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BMC Res Notes. 2017 Jul 27;10(1):337. doi: 10.1186/s13104-017-2688-4.

Pharmacology education and antibiotic self-medication among medical students: a cross-sectional study.

Author information

1
Department of Pharmacology, Faculty of Medicine and Allied Sciences, Rajarata University of Sri Lanka, Saliyapura, Sri Lanka. rathishdeva@gmail.com.
2
Department of Community Medicine, Faculty of Medicine and Allied Sciences, Rajarata University of Sri Lanka, Saliyapura, Sri Lanka.
3
Department of Pharmacology, Faculty of Medicine and Allied Sciences, Rajarata University of Sri Lanka, Saliyapura, Sri Lanka.
4
Department of Medicine, Faculty of Medicine and Allied Sciences, Rajarata University of Sri Lanka, Saliyapura, Sri Lanka.

Abstract

OBJECTIVE:

Pharmacology teaches rational prescribing. Self-medication among medical students is recognised as a threat to rational prescribing. Antibiotic self-medication could cause antibiotic resistance among medical students. We aimed to find an association between pharmacology education and antibiotic self-medication.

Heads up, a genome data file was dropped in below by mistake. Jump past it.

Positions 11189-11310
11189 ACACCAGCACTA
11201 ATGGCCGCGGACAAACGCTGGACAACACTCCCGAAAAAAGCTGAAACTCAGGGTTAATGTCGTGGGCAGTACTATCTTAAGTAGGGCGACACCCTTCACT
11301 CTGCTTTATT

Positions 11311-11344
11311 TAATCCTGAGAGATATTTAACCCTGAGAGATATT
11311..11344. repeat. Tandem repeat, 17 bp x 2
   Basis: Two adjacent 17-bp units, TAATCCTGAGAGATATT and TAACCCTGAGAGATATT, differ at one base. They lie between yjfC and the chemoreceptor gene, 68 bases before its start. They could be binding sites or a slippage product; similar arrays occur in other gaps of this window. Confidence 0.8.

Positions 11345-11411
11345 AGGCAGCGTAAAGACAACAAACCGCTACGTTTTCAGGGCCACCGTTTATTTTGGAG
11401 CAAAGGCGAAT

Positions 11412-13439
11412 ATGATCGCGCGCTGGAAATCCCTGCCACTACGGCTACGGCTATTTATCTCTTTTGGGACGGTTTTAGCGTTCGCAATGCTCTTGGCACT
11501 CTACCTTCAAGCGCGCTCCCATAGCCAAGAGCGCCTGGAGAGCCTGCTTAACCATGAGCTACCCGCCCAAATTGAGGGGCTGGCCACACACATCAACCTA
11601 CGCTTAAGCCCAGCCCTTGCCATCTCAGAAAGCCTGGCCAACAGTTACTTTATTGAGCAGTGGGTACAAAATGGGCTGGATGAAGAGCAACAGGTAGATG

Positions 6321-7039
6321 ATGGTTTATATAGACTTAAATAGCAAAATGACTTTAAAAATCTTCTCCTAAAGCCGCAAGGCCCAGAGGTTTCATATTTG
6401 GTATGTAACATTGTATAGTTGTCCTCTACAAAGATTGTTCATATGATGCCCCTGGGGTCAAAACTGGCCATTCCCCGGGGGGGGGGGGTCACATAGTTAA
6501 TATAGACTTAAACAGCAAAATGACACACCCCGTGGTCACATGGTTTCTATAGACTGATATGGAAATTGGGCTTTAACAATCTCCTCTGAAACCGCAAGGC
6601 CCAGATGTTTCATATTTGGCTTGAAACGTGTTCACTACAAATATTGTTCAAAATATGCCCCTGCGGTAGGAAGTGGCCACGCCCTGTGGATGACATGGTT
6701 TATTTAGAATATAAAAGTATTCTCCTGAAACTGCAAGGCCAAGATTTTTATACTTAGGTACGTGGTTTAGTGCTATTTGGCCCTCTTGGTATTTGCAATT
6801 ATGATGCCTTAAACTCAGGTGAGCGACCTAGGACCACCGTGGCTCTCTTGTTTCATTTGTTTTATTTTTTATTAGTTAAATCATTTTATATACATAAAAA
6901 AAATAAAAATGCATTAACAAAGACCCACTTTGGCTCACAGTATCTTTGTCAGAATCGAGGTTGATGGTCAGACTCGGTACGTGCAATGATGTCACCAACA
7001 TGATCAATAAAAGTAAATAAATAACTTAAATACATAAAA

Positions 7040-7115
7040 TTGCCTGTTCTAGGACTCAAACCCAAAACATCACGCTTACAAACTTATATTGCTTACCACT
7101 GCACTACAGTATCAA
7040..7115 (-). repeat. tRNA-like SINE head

RESULTS:

Overall, 39% [(110/285) 95% CI 32.9-44.3] of students were found to have antibiotic self-medication. The percentage for antibiotic self-medication progressively increased with the year of study. The percentage of antibiotic self-medication was significantly high in the "Formal Pharmacology Education" group (47%-77/165) in comparison to the "No Formal Pharmacology Education" group (28%-33/120) (P = 0.001032). Overall, the most common self-prescribed antibiotic was amoxicillin (56%-62/110).

KEYWORDS:

Antibiotics; Medical education; Medical undergraduates; Pharmacology; Self-medication

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